How to Incorporate in Tennessee (May 2024 Update)

Written by

Meow Technologies, Inc.

Published on

Wednesday, May 1, 2024

How to Incorporate in Tennessee (May 2024 Update)

Tucked away in the lush rolling mountains of Appalachia, Tennessee doesn’t often come to mind as a hotspot for new business. However, the Volunteer State is increasingly gaining traction as a welcoming environment for entrepreneurs.

Between the state government’s efforts to attract corporate investment and the low cost of living drawing individuals, Tennessee strikes an appealing balance. If you’re thinking of turning your business idea into reality, incorporating in Tennessee may provide the launching pad you’re looking for. This comprehensive guide breaks down everything you need to know to form a corporation in Tennessee.

Benefits of a Tennessee Corporation

Before delving into the process, let’s consider some of the advantages of incorporating specifically in Tennessee:

Limited Liability Protection

Like all states, Tennessee offers business owners protection from personal liability for any debts or legal judgements against their incorporated company. Since the corporation exists as a separate legal entity from its ownership, only corporate assets are vulnerable in court rather than owners’ personal finances.

Tax Incentives

Tennessee offers appealing tax breaks aimed at business. Not only does the state lack personal income tax, but it also provides generous exemptions for business income, including eliminating taxes on dividends and interest. Property taxes and sales taxes remain on the high side but incorporating can still yield sizable tax savings.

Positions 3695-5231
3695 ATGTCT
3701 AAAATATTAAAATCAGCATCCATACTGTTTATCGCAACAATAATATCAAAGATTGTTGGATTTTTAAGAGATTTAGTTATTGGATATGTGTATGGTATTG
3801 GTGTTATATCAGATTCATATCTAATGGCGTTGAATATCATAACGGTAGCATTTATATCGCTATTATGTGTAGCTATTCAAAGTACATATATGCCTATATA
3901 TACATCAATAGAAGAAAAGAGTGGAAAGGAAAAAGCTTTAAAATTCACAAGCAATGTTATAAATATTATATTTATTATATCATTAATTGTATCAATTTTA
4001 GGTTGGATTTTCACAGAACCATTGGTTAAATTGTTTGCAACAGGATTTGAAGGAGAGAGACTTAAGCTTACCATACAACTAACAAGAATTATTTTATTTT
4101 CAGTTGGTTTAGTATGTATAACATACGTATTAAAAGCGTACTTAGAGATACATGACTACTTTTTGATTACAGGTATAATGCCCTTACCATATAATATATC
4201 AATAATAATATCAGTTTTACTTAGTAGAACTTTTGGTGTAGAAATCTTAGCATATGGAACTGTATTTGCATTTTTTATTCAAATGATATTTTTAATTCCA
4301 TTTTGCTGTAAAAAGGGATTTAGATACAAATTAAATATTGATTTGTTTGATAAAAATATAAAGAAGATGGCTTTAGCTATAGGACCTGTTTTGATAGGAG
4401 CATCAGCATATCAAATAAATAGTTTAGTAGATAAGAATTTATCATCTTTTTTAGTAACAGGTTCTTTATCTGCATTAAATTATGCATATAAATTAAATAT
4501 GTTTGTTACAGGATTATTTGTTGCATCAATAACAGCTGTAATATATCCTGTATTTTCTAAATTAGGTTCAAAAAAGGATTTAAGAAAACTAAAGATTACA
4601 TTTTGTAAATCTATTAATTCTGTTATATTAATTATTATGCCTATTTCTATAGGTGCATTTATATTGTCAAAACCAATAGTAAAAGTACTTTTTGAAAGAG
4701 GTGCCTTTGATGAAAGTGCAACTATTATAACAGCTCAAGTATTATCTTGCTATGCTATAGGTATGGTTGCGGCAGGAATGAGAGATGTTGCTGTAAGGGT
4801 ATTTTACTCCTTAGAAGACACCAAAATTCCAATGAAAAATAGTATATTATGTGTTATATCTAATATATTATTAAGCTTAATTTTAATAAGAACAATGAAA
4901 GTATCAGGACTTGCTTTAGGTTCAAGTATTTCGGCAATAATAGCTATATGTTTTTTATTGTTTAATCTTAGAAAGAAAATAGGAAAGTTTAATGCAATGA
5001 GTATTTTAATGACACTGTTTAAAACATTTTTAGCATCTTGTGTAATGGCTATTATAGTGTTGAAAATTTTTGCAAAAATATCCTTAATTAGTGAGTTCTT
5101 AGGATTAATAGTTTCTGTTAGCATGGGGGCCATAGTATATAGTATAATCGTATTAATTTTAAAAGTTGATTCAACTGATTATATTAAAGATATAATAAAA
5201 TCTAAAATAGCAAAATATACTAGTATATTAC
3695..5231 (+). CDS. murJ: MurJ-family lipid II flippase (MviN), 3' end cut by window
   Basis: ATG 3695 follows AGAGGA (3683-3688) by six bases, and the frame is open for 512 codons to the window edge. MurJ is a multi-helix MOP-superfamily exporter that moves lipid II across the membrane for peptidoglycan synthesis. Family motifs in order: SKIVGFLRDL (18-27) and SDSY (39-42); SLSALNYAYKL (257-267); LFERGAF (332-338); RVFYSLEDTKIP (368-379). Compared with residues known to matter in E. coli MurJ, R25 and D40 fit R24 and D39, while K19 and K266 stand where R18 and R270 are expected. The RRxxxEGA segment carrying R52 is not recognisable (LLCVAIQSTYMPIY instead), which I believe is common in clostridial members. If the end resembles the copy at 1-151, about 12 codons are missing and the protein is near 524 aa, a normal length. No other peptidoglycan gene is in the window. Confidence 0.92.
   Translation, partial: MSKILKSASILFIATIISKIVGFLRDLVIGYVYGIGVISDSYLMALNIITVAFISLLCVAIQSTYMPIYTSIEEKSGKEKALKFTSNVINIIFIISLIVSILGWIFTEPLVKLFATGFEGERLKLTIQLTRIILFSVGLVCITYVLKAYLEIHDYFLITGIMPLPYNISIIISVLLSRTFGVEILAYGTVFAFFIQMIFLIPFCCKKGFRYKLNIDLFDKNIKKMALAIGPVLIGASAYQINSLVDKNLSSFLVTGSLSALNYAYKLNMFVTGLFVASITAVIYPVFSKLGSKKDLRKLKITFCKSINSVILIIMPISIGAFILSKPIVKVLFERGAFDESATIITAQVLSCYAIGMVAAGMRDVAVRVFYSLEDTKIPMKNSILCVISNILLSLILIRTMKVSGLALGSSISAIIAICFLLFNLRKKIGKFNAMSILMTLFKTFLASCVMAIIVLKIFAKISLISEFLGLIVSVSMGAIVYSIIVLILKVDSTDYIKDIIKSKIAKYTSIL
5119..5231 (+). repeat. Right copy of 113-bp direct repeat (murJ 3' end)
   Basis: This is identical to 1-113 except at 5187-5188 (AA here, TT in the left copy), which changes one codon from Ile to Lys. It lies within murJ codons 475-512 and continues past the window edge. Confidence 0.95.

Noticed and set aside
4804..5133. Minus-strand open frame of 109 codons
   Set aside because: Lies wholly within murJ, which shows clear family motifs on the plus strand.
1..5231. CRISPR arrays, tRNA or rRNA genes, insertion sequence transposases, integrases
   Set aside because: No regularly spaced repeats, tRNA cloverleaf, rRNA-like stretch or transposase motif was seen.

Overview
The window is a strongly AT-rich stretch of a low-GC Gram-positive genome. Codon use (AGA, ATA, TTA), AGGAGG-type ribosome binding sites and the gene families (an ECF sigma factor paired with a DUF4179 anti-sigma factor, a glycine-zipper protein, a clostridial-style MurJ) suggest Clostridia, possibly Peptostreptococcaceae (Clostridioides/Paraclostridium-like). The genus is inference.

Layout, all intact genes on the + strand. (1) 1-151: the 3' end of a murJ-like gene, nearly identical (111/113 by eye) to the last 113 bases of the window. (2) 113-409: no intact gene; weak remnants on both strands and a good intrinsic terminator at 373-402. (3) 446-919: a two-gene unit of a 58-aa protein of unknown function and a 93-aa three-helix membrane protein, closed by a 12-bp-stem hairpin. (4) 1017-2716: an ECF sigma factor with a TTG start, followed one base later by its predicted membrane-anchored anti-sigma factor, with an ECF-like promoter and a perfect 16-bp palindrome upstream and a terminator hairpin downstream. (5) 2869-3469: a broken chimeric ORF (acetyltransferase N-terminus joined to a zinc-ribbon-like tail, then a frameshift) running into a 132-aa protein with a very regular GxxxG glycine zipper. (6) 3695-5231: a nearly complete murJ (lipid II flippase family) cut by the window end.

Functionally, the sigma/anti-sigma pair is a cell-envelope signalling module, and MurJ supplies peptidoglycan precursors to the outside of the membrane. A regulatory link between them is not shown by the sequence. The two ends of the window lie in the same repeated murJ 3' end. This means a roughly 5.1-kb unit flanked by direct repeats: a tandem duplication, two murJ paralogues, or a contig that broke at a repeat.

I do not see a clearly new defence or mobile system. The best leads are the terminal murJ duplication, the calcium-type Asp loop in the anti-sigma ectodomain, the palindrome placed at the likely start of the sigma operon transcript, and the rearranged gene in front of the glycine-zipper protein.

Ability to Draw Investors

For startups aspiring to rapid growth rather than lifestyle businesses, attracting outside investment brings immense advantages. The corporation structure builds investor confidence as it has more established rules for issuing ownership shares. Having your business incorporated shows you’re serious about expansion.

Step-by-Step Process for Forming a Tennessee Corporation

While starting a corporation brings nice perks, the process itself has more paperwork and moving pieces than if you were to start a small business as a sole proprietorship. However, staying organized and completing each step meticulously positions your company for future success.

Choose a Business Name

Your first official task will be naming your Tennessee corporation. The state wants to ensure business names aren’t already taken or too similar to another existing entity. Your corporation’s name must include a corporate designation like: